Theta power modulations with naturalistic videos

Topoplots for the family history groups for each condition and the condition differences are presented in Fig. 2a. We conducted a 2 × 4 × 2 × 2 mixed GLM using Condition (Social, Non-social), Region (Frontal, Temporal, Parietal, Occipital), and Hemisphere (Left, Right) as within-subject factor as in34, and Group (NFH, FH) as between-group factor. Theta power was higher for the social than the non-social condition (p < .0001, ηp2 = .195). Theta power varied with region (p < .0001, ηp2 = .646), showing highest values for occipital, then temporal and frontal regions, and lowest values for parietal regions. Theta power was higher in the left than right hemisphere (p = .014, ηp2 = .059). There was no overall difference in theta power between family history groups (p = .133, ηp2 = .023).

Figure 2
figure 2

Theta power modulations by social context. (a) Topoplots for the social and non-social condition (left and middle) and the difference (social–non-social) between conditions (right) for the NFH (top) and FH (bottom) group. (b) Density and boxplots for condition differences in power for the left (LH in navy) and right (RH in green) hemisphere in for each region (occipital in top left, frontal in top right, parietal in bottom left, and temporal in bottom right plot). Each dot represents 1 infant. Positive values indicate higher power for social than the non-social condition. (c) Density and boxplots for power within each region (occipital (O) in yellow, Temporal (T) in purple, Frontal (F) in blue, and Parietal (P) in red) within the left hemisphere (left) and the right hemisphere (right) for the NFH (top) and the FH (bottom) group. Each dot represents 1 infant.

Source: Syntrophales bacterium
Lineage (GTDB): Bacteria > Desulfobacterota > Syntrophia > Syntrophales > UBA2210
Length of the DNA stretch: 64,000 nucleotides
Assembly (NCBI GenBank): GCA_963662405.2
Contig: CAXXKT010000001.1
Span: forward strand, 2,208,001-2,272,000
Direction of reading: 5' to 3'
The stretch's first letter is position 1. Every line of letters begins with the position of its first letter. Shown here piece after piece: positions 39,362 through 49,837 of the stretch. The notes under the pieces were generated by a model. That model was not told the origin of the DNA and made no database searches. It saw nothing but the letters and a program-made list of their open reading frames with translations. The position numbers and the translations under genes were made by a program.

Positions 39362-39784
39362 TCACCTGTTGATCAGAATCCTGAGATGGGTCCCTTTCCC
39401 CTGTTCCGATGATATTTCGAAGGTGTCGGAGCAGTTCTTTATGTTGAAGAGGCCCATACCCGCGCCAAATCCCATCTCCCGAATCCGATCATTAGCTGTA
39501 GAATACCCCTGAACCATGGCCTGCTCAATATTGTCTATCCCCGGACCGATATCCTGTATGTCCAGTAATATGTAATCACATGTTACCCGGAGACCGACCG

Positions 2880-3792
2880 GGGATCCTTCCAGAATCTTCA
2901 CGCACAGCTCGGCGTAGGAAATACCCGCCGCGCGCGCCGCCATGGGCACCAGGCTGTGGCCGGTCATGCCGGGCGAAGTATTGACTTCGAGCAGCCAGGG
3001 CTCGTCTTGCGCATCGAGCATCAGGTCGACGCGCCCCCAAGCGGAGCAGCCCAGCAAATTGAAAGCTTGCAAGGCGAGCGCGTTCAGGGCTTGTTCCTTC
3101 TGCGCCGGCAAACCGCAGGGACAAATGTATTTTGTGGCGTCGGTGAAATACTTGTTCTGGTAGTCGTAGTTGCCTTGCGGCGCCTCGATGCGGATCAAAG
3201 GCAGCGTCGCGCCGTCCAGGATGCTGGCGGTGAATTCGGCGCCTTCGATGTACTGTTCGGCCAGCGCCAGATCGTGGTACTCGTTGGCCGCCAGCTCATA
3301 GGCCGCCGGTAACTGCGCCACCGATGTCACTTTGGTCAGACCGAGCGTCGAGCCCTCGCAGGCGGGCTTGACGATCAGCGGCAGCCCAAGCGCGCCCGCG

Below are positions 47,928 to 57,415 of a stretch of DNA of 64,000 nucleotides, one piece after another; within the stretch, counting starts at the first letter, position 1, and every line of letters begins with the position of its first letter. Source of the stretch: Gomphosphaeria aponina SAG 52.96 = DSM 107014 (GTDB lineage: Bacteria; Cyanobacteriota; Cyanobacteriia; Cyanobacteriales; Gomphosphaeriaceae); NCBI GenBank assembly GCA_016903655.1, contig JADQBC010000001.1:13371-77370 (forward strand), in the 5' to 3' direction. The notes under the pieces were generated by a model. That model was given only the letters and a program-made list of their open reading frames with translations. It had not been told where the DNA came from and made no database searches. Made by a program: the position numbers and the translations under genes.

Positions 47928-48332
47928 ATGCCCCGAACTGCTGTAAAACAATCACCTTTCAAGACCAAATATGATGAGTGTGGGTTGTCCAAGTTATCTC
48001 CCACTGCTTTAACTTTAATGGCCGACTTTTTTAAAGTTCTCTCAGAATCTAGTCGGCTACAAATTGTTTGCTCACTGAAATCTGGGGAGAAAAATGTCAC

There were significant interactions between Condition and Region (p < .0001, ηp2 = .288); Condition and Hemisphere (p = .002, ηp2 = .091); Condition, Region, and Hemisphere (p = .037, ηp2 = .030); and Region, Hemisphere and Group (p = .026, ηp2 = .031). Briefly, condition effects were largest over occipital regions (p < .0001, ηp2 = .346), then frontal (p < .0001, ηp2 = .275), then parietal (social > non-social, p < .0001, ηp2 = .119), and not significant over temporal regions (p = .454, ηp2 = .006, Fig. 2b). Greater condition differences over left versus right hemisphere were seen over occipital regions (p < .0001, ηp2 = .176) but not parietal (p = .054, ηp2 = .037), temporal (p = .071, ηp2 = .032) or frontal regions (p = .917, ηp2 = 0). Follow-up tests of interactions between Region, Hemisphere and Group did not reveal clear patterns but suggested different topographies of overall theta power by group with greater lateralisation in the FH (p = .003, ηp2 = .112) than the NFH group (p = .320, ηp2 = .040, Fig. 2c, also see SI1 section. 1.1 for more details).